They don't get counted on the first count, like real ballots do, the electronic ballots get counted first under the fine print of holt.

Second, even though the sign Holt requires says that the paper ballots count for "All Recounts and Audits" this too is not true. If your state triggers an automatic recount, there are NO holt audits. But if that automatic recount is a machine recount --- the touch screens are just asked to print out the same results slip a second time --- not a meaningful recount or audit at all, and those Holt paper ballots are totally useless.

This happens in close races (no audits) when it matters the most! A truly poor drafted bill.

Holt also adds unfunded mandates, federalizes elections and puts the present administration in charge of elections -- something the Founders would have abhorred since it allows a President or executive branch to control all of the elections during its term, which is one recipe for abuse of power, which the Framers called tyranny.

EAch and every Holt provision requires detailed study by experts including lawyers, statisticians and elections experts in order to deem its true effects. Reading a press release and its hype will get us NOWHERE in terms of a true understanding of the true effects of the bill on our elections. Also missing is that much more work is needed on public oversight and restoring that so that citizens can provide the checks and balances in elections that the government can't -- because it gets its money and power from elections.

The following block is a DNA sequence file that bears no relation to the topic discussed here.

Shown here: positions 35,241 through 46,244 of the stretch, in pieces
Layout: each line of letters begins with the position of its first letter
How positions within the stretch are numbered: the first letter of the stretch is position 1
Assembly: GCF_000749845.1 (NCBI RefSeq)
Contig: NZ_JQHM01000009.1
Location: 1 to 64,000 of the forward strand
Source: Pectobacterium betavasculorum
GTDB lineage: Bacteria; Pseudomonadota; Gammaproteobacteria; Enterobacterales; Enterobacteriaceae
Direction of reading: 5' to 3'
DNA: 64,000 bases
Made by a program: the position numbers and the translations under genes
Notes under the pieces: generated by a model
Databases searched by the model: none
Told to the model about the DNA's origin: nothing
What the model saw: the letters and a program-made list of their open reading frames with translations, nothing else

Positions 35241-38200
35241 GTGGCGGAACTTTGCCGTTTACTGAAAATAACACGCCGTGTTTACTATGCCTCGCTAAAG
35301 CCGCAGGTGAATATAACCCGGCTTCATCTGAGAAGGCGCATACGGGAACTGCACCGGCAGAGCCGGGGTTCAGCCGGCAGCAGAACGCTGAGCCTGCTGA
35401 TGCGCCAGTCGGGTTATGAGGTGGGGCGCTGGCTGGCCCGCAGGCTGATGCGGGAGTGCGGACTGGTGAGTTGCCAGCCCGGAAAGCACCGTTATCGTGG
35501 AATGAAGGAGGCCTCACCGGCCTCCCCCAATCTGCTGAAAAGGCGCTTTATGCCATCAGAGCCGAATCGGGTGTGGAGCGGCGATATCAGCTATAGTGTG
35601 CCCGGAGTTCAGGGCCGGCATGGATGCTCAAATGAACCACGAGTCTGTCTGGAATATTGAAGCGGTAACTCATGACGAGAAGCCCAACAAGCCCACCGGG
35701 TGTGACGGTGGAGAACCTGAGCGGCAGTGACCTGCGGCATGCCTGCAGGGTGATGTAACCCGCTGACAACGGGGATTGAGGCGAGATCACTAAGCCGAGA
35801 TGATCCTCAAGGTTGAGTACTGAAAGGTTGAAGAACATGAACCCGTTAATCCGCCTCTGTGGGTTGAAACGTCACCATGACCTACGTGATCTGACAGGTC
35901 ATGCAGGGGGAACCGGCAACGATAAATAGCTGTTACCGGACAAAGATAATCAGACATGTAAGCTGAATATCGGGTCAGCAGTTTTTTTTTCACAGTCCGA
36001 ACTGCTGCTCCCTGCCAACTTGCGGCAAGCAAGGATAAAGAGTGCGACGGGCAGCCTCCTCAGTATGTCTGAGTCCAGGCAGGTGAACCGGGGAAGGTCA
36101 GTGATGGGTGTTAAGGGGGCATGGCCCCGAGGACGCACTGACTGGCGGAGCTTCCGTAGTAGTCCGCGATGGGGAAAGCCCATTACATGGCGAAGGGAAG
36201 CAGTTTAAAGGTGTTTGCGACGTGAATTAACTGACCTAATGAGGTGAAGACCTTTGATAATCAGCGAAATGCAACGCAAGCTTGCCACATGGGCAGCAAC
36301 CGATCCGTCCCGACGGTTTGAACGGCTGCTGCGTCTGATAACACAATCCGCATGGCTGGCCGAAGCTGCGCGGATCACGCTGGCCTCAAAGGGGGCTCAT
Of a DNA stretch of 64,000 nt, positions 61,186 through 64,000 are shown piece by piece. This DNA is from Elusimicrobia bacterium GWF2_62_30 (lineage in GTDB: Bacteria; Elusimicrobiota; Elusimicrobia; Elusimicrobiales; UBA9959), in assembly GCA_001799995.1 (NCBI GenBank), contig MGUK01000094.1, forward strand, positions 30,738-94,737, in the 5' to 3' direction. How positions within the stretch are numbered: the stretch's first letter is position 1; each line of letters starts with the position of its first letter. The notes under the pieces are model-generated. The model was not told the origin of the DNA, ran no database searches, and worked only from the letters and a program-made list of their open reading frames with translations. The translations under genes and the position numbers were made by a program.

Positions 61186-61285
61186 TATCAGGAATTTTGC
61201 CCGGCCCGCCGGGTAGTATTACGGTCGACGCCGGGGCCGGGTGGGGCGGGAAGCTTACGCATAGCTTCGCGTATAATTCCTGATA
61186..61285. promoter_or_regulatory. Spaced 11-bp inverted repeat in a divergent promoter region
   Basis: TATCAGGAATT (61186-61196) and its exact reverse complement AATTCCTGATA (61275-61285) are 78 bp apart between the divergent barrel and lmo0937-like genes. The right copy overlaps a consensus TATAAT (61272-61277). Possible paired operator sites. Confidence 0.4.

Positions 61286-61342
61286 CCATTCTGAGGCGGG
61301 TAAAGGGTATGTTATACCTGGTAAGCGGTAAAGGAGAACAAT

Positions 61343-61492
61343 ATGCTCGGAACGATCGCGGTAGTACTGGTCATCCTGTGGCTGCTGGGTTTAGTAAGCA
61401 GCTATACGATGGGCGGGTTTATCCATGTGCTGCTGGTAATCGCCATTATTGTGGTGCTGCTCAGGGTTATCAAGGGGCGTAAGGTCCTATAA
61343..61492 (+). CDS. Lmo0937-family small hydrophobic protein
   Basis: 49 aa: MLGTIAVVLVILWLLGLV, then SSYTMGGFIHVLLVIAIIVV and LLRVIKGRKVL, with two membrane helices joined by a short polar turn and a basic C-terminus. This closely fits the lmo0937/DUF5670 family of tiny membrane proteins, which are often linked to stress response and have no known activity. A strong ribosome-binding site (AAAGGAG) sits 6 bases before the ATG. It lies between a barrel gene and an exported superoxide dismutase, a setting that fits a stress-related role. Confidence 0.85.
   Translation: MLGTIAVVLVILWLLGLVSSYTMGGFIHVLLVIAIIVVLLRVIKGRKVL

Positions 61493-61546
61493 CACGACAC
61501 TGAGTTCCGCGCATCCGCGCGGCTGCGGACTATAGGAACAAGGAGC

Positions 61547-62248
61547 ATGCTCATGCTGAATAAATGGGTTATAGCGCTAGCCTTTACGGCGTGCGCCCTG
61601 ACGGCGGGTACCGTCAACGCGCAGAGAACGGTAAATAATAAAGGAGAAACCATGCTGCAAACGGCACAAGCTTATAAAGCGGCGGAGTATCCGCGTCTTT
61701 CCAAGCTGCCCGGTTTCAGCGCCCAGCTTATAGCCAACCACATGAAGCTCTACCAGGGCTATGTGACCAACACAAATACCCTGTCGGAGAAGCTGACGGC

We the People are the boss in elections, we are being asked for the consent of the governed. The roles are reversed then, and Congress should, if they truly are servants of the people, falling all over themselves to create public oversight and to creat public rights in elections. Instead its more about facilitating the vendors and creating more sales opportunities for them with yet more techno-requirements that are buried in the bill.
Posted by PR Finn (1 comment )
Reply Link Flag
Holt Bill imperfect
I tend to agree with your assessment PR. The bill is imperfect, better than what we've got, but why not go for the whole enchilada and ban the DREs all together?